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45

Rank, Folke and Jespersen (2001), "Differences in cyclists and car drivers exposure to air pollution from traffic in the city of Copenhagen", The Science of The Total Environment, 279:131-136 teams of two cyclists and two car drivers in two cars were equipped with personal air samplers while driving for 4 hours on 2 different days in the morning traffic ...


23

Exposure while cycling is generally no worse than being in a vehicle. In fact can be better depending on the weather and the amount of solvents in the plastic of your car. You do experience more when cycling heavily - simply because you breath more - but general medical evidence is that the benefits of increased fitness greatly outweigh any problems. The ...


16

Yeah, buy a used bike somewhere, either at a shop that has a bunch, or off or Craig's List or another "want ad" source. And, of course, there are yard sales. If you shop carefully you can probably pick up a serviceable bike for $50-100. But first study bikes a little to learn to recognize quality. Look at the cheap bikes at Walmart and some moderately ...


15

Yes. The front brake provides basically all of the stopping power in a bicycle, and recent tests in Bicycle Quarterly show that, in emergency stops, the distraction of attempting to use the rear brake may even increase stopping distance. Maximum bicycle braking power is achieved just before the bicycle starts to pitch over, as the rear wheel lifts off the ...


14

For practical day to day commuting I would stay away from a fixie because: You are not a very experienced cyclist, riding a fixie in traffic is actually not that easy. No fenders, so dirty clothes/mud in the face on rainy days. No rear-rack, so for luggage you are forced to use a backpack. I also wouldn't go for the type of urban bike you link because: ...


12

The roads in London aren't particularly special, they can be quite busy, they are often quite full of motorised traffic, cyclists don't always have the best reputation for adhering to all laws (e.g. one-way streets and red lights) and, as a consequence, many other road users don't always go out of their way to be overly friendly or forgiving, but it's a ...


12

These are the options I use depending on the circumstances: Trackstand: Requires a lot of practice and it is a bit of a swhowoff. (This is the one I use the less) Partially Dismount: Preferred when riding cleated pedals. Dominant foot stays on the pedal, and the pedal is kept ready for a full stroke (at 45 degrees over the horizontal as the other answer ...


11

Recycled Cycles (in the University District area) sells used bicycles, I would also checkout seattle.craigslist.org I recommend going into a bike shop that just sells bicycles (Gregg's near Green Lake is great - but many others all around Seattle) and tell them what sort of riding you are planning (commuting, shopping and using the bicycle as ...


10

Ways to reduce your exposure include: riding on bike paths and secondary streets riding at off-peak times (when traffic is low) riding when commercial traffic (e.g. diesel producing trucks) is lower riding before the sun gets high or after it begins to go down: ozone is produced by sunlight and takes time to develop (see image below from Chapter 6) ...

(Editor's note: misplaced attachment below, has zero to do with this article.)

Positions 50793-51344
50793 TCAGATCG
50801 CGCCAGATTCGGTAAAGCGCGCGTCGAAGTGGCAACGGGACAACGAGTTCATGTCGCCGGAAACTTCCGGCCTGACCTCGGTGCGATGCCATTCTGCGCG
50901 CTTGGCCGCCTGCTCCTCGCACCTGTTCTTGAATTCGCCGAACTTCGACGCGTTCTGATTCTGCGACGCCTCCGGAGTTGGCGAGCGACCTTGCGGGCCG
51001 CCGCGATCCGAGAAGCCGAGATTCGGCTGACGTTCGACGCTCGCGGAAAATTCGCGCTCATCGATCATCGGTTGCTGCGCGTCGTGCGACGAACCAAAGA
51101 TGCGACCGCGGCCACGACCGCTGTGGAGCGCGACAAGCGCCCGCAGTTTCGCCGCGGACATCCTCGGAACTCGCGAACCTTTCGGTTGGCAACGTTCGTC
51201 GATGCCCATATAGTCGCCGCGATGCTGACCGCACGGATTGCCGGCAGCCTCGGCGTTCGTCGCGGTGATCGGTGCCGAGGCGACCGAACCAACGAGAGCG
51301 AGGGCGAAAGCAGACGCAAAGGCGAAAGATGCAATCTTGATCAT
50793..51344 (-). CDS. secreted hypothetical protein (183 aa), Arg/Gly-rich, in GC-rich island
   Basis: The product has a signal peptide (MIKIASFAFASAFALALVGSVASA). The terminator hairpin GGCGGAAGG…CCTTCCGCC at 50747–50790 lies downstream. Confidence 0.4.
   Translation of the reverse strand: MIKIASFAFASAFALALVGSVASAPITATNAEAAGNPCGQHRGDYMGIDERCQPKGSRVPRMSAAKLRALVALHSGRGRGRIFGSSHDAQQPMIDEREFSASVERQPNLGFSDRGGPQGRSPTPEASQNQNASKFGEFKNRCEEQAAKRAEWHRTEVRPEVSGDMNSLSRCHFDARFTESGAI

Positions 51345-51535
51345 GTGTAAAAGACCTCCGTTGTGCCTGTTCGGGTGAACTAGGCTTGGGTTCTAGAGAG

10

Since the weight will be the same, you won't even notice the change in terms of climbing. You will notice that your back will ache less and be less sweaty. Depending on your bike, it may even balance better with the weight lower to the ground. Biking up a hill with a few extra pounds won't make much of a difference; you only really notice a difference in ...


10

Inflate your tires to a higher pressure. Use a pump with a pressure gauge instead of going by "feel". Check the pressure more often. The max pressure listed on the sidewall is a good starting point, but if you're already inflating to max psi, you may want to exceed it a bit. It's likely you have a slow leak, and you're at a low inflation pressure by the ...


10

I'm not sure about Austria, but here in the UK many general sports shops are no more than outlets for Nike and Adidas clothing. If you are someone who knows very little about bikes, I'd suggest that this would be riskier than going to a specialised bike shop. The only thing that would possibly make the general sports shop more attractive would be price. But ...


9

In my experience dealing with crashes and bounces is like a lot of other aspects of, especially urban, cycling in that anticipation and prediction are the key attributes to getting away with less damage. After all, if you don't crash, you won't damage yourself (whether you're lidded or not). It's a variant on Gary Player's infamous quote, "The more I ...


9

A trick that couriers use around my area is to carry the key on a rubber band around their wrist - no more fumbling around in the pockets for a key. I find that a lock that you can wear across your chest like a bandolier is most convenient for carrying around. There are a number of chain locks around in this length that have a plastic tube over the chain to ...


9

For frequent use, I think it is hard to beat a lock that is built into the bike, e.g. the Axa Defender that is fixed to the fame of the bike and then locks the wheel; it also has a cable that you can use to lock the bike to the bake stand. It’s great for a lock on a “everyday” bike, as you can’t forget to take it with you.